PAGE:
Warren Buffett is always quick to warn investors about becoming emotionally attached to a stock they own.
To paraphrase the Oracle of Omaha, "That 100 shares of stock doesn't know that you own it." I've echoed that philosophy on occasion, telling clients that a hundred shares of Cisco (CSCO) won't tell you it loves you when you come home at night.
But as investors, we sometimes find ourselves gravitating toward the same group of stocks because of their dependable performance. Buffett himself is guilty of this with holdings such as Coca-Cola (KO) or The Washington Post Co. (WPO), which have served as two of Berkshire Hathaway's (NYSE: BRK-A, BRK-B) stalwart holdings for decades.
At StreetAuthority, we refer to these names as "Forever" stocks. But there's one stock in particular I find myself coming back to time and time again: Intel (INTC).
Long Live The PC
Fifteen years ago, the strongest argument for owning shares of Intel was that the company manufactured the brains for 80% of the world's computers. As the dot-com bubble grew bigger, doe-eyed investors uttered that phrase and others as they drove tech stock prices and price-to-earnings (P/E) ratios up to unsustainable, nosebleed heights.
The bubble popped, attitudes soured, and tech shares drifted around in a bear market that seemed to have no end. However, I haven't used a computer any less since then -- and most likely, neither have you. Although personal computing has evolved from desktop to laptop to smartphone to tablet, the need for processing speed has not disappeared.
Like any well-managed company, Intel has continued to adapt. Three years ago, the company acquired software security giant McAfee. Most recently, Intel acquired ST-Ericsson's GPS division, a joint venture between European telecom component manufacturers Ericsson (ERIC) and STMicroelectronics (STM), in a push to gain more component market share in the GPS device segment.
It's clear Intel's making the right moves, but you would never know it by the price action of the stock.
Aside from the bear market lows of 2002 to 2003 and 2008 to 2009, the stock has lumbered in a range of $20 to $25 on average while the company has piled up cash and increased its dividend at an annual average rate of nearly 10% over the past five years.
|Apple has chosen to power the latest generation of MacBook Air laptops with Intel's Haswell-based processors.|
Imagine getting a nearly 10% pay raise every year for the past five years. Intel shareholders did. And the current levels of the stock price are an excellent entry point.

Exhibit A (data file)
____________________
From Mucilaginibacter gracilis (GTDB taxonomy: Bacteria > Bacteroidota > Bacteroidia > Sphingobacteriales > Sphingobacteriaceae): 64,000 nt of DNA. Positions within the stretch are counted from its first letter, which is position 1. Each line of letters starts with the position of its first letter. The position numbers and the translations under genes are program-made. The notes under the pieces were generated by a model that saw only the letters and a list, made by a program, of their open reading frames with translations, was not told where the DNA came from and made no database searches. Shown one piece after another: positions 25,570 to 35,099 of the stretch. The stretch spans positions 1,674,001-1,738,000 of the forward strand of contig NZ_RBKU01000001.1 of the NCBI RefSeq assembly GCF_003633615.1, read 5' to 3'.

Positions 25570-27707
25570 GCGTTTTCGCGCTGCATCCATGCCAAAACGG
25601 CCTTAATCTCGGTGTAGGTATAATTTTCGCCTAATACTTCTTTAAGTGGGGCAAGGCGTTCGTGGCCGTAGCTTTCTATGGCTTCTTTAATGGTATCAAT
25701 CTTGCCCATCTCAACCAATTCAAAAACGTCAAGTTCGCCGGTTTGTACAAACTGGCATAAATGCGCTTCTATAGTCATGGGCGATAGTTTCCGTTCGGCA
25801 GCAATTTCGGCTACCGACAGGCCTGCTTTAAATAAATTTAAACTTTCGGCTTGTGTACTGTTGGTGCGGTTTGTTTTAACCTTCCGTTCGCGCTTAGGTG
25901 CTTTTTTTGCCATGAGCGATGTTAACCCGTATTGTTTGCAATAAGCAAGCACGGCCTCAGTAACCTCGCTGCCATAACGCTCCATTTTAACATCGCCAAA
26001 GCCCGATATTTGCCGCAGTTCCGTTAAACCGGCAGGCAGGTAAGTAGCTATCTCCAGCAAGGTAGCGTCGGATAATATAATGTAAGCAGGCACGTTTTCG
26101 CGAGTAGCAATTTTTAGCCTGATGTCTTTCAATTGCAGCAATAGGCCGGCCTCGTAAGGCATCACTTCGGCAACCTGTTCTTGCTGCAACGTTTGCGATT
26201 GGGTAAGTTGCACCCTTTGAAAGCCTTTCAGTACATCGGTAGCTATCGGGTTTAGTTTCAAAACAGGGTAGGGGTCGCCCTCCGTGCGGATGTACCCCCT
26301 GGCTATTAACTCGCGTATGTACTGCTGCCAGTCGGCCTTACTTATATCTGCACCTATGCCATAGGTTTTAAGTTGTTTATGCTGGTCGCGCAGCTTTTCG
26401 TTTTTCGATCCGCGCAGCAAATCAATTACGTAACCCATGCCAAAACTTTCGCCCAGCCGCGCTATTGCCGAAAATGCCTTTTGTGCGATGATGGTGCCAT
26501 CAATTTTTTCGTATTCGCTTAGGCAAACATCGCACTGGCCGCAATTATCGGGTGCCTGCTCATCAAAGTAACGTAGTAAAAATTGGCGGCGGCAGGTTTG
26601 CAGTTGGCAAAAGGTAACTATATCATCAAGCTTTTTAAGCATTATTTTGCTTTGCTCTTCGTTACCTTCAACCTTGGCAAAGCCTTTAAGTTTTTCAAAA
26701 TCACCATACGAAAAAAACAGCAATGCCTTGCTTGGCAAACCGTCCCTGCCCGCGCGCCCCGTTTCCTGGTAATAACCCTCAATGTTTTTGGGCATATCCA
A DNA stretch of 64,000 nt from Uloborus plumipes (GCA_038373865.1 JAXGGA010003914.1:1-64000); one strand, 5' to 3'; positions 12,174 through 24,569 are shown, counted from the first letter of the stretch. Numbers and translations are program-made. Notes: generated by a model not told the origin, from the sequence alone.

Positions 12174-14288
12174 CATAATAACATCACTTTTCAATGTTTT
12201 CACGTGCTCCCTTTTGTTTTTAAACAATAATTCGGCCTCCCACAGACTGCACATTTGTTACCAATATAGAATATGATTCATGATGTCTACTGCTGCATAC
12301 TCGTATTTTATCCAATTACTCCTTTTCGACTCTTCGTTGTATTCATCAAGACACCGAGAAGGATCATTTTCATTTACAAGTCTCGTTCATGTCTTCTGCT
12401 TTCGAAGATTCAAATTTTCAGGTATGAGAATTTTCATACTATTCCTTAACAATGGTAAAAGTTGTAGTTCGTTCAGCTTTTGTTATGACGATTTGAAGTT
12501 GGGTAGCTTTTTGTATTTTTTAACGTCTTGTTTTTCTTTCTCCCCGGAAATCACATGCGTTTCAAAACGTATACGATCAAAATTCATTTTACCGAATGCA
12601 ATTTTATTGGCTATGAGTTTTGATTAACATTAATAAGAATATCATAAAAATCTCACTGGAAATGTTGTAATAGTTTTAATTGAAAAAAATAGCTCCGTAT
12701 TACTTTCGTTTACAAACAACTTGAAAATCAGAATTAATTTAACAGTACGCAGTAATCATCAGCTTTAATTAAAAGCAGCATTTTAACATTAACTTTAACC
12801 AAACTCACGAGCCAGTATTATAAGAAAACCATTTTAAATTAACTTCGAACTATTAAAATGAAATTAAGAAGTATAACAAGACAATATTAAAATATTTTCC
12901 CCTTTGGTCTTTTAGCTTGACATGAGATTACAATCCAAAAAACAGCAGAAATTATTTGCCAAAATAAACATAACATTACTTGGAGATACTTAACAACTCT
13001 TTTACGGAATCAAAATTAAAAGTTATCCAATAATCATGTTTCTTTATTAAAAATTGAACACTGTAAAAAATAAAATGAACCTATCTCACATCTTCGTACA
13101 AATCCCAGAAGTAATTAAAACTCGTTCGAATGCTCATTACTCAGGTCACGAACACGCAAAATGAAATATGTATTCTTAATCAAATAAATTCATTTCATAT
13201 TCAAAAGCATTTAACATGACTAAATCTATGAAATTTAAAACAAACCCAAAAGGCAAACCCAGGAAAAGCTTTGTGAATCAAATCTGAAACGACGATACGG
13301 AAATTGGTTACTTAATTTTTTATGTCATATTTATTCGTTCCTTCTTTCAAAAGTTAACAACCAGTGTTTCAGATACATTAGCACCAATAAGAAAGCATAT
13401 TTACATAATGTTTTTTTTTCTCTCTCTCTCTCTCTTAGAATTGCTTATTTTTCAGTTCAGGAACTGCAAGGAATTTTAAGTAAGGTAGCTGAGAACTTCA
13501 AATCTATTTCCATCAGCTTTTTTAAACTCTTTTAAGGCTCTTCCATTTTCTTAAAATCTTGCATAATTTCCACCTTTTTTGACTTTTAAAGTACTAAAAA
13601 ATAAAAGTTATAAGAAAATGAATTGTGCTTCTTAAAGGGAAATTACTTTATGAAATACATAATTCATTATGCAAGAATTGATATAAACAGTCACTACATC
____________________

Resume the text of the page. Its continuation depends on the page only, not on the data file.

Signs Of Growth
Intel is launching a slew of new products, most notably its Haswell architecture CPUs (central processing units) and Atom-based system-on-chip (SoC) devices. The new Haswell platform uses only 17 watts, less than half the average power consumption of the current generation of computer CPUs. Apple (AAPL) is basing its newest generation of MacBook Air laptops on this processor, boosting their performance markedly.
The company is on track to spend nearly $11 billion on capital expenditures. Only $2 billion has been earmarked for land and buildings. The rest of Intel's dry powder will be focused on developing new products and gaining market share in the smartphone and tablet chip segment. Currently, that share sits at just 5.5% worldwide. With Intel's might and money, there's room to grow.
The Numbers Speak For Themselves
Another reason (and probably the main one) I find myself coming back to Intel is the company's consistent financial performance.
- Over the next year, sequential revenue is expected to grow by 6%, to $56.7 billion in 2014.
- Earnings per share are projected to grow by nearly 11%, from an estimated $1.92 this year to $2.13 in 2014.
- Even more astonishing is the rate at which Intel's pile of cash is growing. The company is on track to increase its cash by 10% from $12.8 billion last year to $13.7 billion this year, and analysts expect cash to grow even more significantly in 2014, to $17.9 billion.
- As mentioned, Intel returns cash to shareholders in the form of dividends. The company has increased the common dividend an average of 12.6% annually over the past four years, from 12.8 cents per share each quarter to 22.5 cents, nearly doubling its payout.
Risks to consider: Intel's business relies heavily on the traditional PC market. Although reports of the PC's imminent demise are exaggerated, smartphones and tablets are replacing them as our go-to personal computing devices. The company is preparing for this by investing heavily in the mobile and tablet chip segment. Intel is also always at risk on a macroeconomic level, as the semiconductor sector is highly cyclical and subject to the health of the global economy. There are signs of economic growth in the U.S., but the European market is still soft, and there's concern about the sustainability of China's growth story. Intel seems to have taken these factors into consideration and continues to diversify its product mix while hoarding rainy-day cash.
Action to take --> A "Forever" stock like Intel is a natural fit in a well-constructed portfolio. The stock currently trades near $24 with a forward P/E ratio of 12.5. A 12-month price target of $31 makes sense. A 30% price appreciation would translate into a 24% increase of the forward P/E, which is reasonable based on the company's consistency. Factoring in the 3.75% dividend yield would bump the total return up to nearly 34%.
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